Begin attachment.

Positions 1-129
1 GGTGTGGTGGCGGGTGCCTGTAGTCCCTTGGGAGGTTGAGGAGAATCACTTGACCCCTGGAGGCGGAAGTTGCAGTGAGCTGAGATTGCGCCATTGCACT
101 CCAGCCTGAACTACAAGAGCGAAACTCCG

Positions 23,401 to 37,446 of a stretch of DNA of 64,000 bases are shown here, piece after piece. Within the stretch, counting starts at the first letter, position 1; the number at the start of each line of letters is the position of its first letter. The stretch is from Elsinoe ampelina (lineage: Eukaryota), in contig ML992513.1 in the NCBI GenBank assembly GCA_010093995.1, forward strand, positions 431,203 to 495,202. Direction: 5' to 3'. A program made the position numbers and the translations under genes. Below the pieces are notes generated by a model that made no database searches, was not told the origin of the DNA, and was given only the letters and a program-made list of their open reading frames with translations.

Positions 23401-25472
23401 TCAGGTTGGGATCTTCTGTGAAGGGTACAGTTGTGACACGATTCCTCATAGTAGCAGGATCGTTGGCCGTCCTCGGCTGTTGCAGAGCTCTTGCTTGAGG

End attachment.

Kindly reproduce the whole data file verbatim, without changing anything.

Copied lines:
Positions 1-129
1 GGTGTGGTGGCGGGTGCCTGTAGTCCCTTGGGAGGTTGAGGAGAATCACTTGACCCCTGGAGGCGGAAGTTGCAGTGAGCTGAGATTGCGCCATTGCACT
101 CCAGCCTGAACTACAAGAGCGAAACTCCG

Positions 23,401 to 37,446 of a stretch of DNA of 64,000 bases are shown here, piece after piece. Within the stretch, counting starts at the first letter, position 1; the number at the start of each line of letters is the position of its first letter. The stretch is from Elsinoe ampelina (lineage: Eukaryota), in contig ML992513.1 in the NCBI GenBank assembly GCA_010093995.1, forward strand, positions 431,203 to 495,202. Direction: 5' to 3'. A program made the position numbers and the translations under genes. Below the pieces are notes generated by a model that made no database searches, was not told the origin of the DNA, and was given only the letters and a program-made list of their open reading frames with translations.

Positions 23401-25472
23401 TCAGGTTGGGATCTTCTGTGAAGGGTACAGTTGTGACACGATTCCTCATAGTAGCAGGATCGTTGGCCGTCCTCGGCTGTTGCAGAGCTCTTGCTTGAGG